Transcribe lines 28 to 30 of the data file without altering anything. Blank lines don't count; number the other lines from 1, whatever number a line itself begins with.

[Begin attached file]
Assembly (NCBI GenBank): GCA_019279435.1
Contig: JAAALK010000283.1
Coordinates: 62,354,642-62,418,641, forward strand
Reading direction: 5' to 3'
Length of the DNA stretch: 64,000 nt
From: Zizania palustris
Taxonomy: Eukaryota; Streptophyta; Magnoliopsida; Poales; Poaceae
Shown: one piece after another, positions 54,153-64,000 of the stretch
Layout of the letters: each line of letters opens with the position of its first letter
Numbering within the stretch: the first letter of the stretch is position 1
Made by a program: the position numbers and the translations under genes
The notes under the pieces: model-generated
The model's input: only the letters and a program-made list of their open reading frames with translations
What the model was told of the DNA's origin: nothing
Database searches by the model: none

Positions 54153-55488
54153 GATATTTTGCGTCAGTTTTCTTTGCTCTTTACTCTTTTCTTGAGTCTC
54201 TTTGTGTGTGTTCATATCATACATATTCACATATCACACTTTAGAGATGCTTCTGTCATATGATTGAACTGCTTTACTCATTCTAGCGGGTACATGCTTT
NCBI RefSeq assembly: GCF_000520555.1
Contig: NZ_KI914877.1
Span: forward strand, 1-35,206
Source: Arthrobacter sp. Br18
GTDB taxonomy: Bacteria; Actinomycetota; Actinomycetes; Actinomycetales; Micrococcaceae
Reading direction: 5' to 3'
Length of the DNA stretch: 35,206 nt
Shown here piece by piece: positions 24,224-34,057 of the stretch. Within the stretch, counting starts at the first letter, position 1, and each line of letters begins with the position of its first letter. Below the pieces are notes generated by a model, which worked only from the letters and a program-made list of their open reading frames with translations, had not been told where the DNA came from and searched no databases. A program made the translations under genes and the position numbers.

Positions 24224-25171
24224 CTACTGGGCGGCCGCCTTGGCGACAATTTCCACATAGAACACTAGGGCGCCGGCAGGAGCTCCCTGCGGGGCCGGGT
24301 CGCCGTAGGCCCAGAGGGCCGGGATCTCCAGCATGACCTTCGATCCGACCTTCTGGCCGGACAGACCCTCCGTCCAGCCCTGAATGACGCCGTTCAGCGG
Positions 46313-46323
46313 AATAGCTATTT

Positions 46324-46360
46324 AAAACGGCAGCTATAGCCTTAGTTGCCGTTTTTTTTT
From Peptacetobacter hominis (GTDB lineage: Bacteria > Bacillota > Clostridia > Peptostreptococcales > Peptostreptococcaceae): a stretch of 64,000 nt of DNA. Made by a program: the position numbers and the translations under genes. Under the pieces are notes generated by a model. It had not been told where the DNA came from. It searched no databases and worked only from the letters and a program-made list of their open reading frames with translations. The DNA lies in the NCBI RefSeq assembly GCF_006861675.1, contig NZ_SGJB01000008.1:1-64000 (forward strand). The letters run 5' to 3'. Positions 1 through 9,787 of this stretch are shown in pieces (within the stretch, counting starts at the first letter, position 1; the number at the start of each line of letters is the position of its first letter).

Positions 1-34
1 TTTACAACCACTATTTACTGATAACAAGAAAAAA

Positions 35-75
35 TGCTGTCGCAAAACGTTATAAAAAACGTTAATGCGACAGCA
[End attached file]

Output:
24224 CTACTGGGCGGCCGCCTTGGCGACAATTTCCACATAGAACACTAGGGCGCCGGCAGGAGCTCCCTGCGGGGCCGGGT
24301 CGCCGTAGGCCCAGAGGGCCGGGATCTCCAGCATGACCTTCGATCCGACCTTCTGGCCGGACAGACCCTCCGTCCAGCCCTGAATGACGCCGTTCAGCGG
Positions 46313-46323